Chuck Wendig recently blogged about mid-career writing. Tis an interesting read (although the faint-hearted should avert their eyes cos there are swears and sexy bits) and it got me to thinking. Cos I guess that's where I am at now. Mid career that is. I'm certainly no longer a beginner and I hope, hope, hope I am not at the end (at least not an end that isn't prescribed by me). So anyways, humour me, and let's say I'm a mid career writer.
Mid-career - you jumped in, you've done a few lengths and touched the end of the pool each time, and you are still swimming.
Mid-career means you have been published. How doesn't matter if your books have been bought and reviewed positively by people who don't know you, and some folk outside your family and your writing circle know your name.
At mid-career point, theoretically, you probably know a fair bit about the craft of writing. About rules of grammar, and the way words, sentences, paragraphs and chapters are ordered. You have a handle on plot and character development and understand why it's important your character has an arc as well as your plot having one. You know what voice, tone and style are. And the difference between 'show' and 'tell' and why that difference matters. You are probably still in two minds (or maybe three) about how many adverbs are too many. And if you are me you have given up caring about the correct use of commas and how many times you've used the word 'just' knowing that an editor won't hold it against you for too long after you've bought them that second cocktail.
But you don't have all the answers. You've realised there is always more to learn, and envelopes that can still be expanded and pushed. It's a journey with a destination you are never likely to reach, but that's not a bad thing. It is harder to find writing courses that are pitched for mid-career folk. You know the fundamentals and you've developed your own habits and style which are individualised to you. If you have been published several times or more you are doing enough right and it isn't always easy to pinpoint what you now need to add to your writing repertoire. I try and reach towards more ambitious projects, grander ideas that force me to try new things. And I am always reading which still remains one of the best schools of writing. And I keep working on my books.
Chuck talks about checking your direction, and making career plans. He acknowledges the difficulties of making plans in an industry where the individual (author) has so little control. But I agree it's smart to check what your desires are and to write and act accordingly. And these things need to be updated on the regular because you will continue to discover things about the industry and you will probably continue to evolve as a writer. Whether your goals are seriously ambitious and your plans structured and aggressive, or you decide you are going to see where fate takes you and you keep things simple, what you choose to do will affect your outcomes. Just remember, choosing to do nothing is also a plan. Whatever else you do, keep working on your books.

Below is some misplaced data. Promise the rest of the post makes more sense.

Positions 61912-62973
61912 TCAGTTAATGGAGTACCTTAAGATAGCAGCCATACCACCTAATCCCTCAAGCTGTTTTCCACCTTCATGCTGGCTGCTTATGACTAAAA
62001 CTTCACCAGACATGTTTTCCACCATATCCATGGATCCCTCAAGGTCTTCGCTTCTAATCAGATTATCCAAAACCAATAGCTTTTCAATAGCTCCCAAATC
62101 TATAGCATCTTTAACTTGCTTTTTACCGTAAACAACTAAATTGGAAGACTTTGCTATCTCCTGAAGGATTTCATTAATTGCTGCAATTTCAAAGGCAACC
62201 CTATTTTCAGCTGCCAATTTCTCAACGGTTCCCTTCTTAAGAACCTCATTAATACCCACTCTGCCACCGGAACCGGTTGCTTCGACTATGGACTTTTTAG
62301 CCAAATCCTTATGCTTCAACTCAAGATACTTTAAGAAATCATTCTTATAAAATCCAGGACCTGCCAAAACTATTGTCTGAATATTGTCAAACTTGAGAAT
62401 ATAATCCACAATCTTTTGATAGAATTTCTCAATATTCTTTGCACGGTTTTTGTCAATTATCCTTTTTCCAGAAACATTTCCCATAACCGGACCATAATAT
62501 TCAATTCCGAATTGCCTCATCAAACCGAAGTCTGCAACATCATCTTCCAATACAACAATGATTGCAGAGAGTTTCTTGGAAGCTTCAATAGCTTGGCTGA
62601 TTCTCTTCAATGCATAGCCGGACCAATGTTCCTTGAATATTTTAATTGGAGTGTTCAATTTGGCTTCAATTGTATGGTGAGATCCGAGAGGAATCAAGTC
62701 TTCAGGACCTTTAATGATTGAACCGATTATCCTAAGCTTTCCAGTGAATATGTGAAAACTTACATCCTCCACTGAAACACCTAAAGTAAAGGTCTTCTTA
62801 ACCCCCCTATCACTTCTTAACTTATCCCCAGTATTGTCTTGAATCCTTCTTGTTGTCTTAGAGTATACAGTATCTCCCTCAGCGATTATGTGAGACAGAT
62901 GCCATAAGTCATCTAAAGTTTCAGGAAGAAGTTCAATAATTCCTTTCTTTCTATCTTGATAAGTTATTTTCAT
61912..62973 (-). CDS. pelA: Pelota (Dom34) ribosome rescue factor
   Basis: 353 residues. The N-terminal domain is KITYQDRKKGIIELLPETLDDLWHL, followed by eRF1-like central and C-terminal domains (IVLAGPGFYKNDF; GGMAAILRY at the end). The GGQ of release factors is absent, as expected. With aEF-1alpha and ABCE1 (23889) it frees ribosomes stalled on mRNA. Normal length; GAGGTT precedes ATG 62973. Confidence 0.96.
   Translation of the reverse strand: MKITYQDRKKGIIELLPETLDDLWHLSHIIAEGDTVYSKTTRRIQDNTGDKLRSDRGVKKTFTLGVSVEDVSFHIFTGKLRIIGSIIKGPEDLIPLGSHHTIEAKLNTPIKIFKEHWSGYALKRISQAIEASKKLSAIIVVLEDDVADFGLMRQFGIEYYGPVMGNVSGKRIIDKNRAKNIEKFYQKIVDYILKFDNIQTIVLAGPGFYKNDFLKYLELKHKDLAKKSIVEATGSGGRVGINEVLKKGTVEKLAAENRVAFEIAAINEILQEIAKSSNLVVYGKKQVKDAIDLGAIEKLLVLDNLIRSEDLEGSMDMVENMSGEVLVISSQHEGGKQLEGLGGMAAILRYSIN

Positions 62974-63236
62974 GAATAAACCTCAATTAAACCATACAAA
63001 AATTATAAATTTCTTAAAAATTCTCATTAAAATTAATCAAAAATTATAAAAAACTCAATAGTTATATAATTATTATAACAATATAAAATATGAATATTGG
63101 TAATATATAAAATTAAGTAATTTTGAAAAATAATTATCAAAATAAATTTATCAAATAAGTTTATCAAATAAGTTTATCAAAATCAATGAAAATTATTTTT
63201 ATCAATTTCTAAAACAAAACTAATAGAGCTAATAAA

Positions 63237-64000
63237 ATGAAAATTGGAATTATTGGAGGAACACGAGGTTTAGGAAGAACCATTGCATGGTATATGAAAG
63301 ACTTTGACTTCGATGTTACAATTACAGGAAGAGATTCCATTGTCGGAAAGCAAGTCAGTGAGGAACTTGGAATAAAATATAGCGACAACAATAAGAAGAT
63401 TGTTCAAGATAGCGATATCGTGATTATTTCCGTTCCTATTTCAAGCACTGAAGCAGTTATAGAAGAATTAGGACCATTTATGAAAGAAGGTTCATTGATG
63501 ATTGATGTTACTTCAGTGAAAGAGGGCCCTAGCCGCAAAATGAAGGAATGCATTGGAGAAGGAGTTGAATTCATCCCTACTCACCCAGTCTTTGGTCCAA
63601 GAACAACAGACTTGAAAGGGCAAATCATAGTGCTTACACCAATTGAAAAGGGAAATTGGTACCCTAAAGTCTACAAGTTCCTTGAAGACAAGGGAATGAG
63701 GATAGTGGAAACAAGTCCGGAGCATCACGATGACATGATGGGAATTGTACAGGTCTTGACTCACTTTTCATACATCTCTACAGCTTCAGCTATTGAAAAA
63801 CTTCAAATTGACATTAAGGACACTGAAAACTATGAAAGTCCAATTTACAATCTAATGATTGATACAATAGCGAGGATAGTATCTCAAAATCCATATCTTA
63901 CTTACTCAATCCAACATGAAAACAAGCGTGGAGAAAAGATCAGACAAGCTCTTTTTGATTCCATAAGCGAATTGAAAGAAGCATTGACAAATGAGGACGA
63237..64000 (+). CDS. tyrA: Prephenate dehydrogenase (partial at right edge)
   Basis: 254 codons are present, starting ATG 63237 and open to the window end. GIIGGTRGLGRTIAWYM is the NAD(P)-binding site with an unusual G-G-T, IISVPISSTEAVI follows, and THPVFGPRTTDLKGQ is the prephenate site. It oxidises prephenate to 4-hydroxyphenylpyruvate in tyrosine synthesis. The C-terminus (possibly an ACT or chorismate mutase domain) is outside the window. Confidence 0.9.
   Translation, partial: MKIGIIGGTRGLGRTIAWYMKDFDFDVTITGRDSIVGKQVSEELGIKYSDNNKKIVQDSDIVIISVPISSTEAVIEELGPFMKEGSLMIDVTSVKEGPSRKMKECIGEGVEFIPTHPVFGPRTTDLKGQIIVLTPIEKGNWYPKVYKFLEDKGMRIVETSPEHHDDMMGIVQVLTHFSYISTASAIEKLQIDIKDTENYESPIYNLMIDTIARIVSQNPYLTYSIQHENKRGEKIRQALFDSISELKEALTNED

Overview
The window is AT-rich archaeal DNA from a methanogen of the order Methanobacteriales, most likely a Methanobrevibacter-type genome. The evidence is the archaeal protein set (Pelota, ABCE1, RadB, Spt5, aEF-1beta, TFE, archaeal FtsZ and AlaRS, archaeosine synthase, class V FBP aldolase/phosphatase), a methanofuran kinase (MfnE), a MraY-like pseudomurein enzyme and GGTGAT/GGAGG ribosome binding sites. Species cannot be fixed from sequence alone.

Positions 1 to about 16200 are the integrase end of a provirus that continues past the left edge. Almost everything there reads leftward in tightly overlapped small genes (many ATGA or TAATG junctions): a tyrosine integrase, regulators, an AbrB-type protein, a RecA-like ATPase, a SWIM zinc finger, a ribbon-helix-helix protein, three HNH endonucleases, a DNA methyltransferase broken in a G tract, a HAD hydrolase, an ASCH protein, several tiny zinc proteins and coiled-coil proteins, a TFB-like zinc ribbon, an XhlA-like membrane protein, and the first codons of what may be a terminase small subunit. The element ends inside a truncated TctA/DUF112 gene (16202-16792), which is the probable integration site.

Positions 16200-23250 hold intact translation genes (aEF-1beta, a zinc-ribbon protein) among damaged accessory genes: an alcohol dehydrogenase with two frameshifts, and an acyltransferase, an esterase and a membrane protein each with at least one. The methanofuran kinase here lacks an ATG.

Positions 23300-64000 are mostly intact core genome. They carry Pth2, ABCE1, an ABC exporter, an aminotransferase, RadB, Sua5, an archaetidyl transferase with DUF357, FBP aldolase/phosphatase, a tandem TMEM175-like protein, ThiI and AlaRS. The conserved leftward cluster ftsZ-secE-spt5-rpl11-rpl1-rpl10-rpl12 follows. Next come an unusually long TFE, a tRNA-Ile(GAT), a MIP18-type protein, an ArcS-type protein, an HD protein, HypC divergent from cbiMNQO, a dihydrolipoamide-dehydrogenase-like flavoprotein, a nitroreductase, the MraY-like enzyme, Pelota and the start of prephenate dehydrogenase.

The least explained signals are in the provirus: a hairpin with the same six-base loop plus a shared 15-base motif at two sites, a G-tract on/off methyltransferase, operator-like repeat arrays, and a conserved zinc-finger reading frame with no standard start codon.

There are potential perks to being a mid-career author. It's not all a big mystery anymore (although at times you still wish it was more like a fairy-tale) and you know other writers and some industry professionals. You are a card-carrying member of your tribe and this feels like a warm hug. You are familiar with the process and have found a few shortcuts, even if the process is ultimately still sometimes difficult. It's a bit like running a hurdles race. You are pretty good at getting over the hurdles now after considerable practice, but sometimes your shoe catches and you eat asphalt. Sadly reaching this point has also not necessarily provided you with any security or certainty. While YOU have changed, the publishing industry, at its heart, remains fundamentally the same. The majority of mid-careerists still get rejected and don't get automatic invitations to schools, festivals and other events. But now you know not to take it personally. Keep working on your books.
I like what Wendig says about marketing and promotion. Who you are and how you behave in the real world and on social media will, in the long run, have an impact that goes beyond any structured promotion. And the final word on whether people continue to buy your books is their content. Keep writing and work hard on making it something you are proud of. That is the thing you do have control over.
Some mantra for the mid-careerist:
Things will probably stay the same more than they change
It's not just you, they are like that with everyone
You know more than you think you do
Keep working on your books
Educational Resource: A Winter's Day in 1939
- Educational Resource: The Were-Nana
- Educational Resource: The Half Life of Ryan Davis
- Educational Resource: Made With Love
- Educational Resource: The House That Went to Sea
- Educational Resource: A Winter's Day in 1939
- Educational Resource: While You Are Sleeping
- Educational Resource: The Song of Kauri
- Educational Resource: Fuzzy Doodle
- Book List - Complete List of my Publications